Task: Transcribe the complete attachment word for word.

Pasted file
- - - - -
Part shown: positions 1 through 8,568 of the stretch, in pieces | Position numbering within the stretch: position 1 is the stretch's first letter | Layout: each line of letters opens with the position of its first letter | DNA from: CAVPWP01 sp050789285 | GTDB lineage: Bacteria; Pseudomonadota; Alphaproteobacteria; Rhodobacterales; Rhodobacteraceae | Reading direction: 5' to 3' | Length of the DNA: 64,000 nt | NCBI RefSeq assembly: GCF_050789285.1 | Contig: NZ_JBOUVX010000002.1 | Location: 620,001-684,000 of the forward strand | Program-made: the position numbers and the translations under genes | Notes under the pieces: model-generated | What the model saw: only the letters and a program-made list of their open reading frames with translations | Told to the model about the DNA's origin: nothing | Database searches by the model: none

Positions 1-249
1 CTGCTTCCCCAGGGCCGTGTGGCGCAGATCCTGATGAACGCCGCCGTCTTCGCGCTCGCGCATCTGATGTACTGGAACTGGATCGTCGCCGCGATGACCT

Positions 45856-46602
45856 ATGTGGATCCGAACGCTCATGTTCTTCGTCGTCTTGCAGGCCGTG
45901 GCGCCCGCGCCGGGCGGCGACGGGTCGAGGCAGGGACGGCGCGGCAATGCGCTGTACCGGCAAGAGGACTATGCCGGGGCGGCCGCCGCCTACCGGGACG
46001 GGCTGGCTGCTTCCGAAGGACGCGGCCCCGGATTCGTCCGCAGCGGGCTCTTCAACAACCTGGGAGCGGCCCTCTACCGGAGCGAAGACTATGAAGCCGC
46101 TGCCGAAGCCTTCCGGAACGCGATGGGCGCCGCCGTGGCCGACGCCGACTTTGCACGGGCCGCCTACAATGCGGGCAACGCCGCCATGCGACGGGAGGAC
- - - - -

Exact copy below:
Part shown: positions 1 through 8,568 of the stretch, in pieces | Position numbering within the stretch: position 1 is the stretch's first letter | Layout: each line of letters opens with the position of its first letter | DNA from: CAVPWP01 sp050789285 | GTDB lineage: Bacteria; Pseudomonadota; Alphaproteobacteria; Rhodobacterales; Rhodobacteraceae | Reading direction: 5' to 3' | Length of the DNA: 64,000 nt | NCBI RefSeq assembly: GCF_050789285.1 | Contig: NZ_JBOUVX010000002.1 | Location: 620,001-684,000 of the forward strand | Program-made: the position numbers and the translations under genes | Notes under the pieces: model-generated | What the model saw: only the letters and a program-made list of their open reading frames with translations | Told to the model about the DNA's origin: nothing | Database searches by the model: none

Positions 1-249
1 CTGCTTCCCCAGGGCCGTGTGGCGCAGATCCTGATGAACGCCGCCGTCTTCGCGCTCGCGCATCTGATGTACTGGAACTGGATCGTCGCCGCGATGACCT

Positions 45856-46602
45856 ATGTGGATCCGAACGCTCATGTTCTTCGTCGTCTTGCAGGCCGTG
45901 GCGCCCGCGCCGGGCGGCGACGGGTCGAGGCAGGGACGGCGCGGCAATGCGCTGTACCGGCAAGAGGACTATGCCGGGGCGGCCGCCGCCTACCGGGACG
46001 GGCTGGCTGCTTCCGAAGGACGCGGCCCCGGATTCGTCCGCAGCGGGCTCTTCAACAACCTGGGAGCGGCCCTCTACCGGAGCGAAGACTATGAAGCCGC
46101 TGCCGAAGCCTTCCGGAACGCGATGGGCGCCGCCGTGGCCGACGCCGACTTTGCACGGGCCGCCTACAATGCGGGCAACGCCGCCATGCGACGGGAGGAC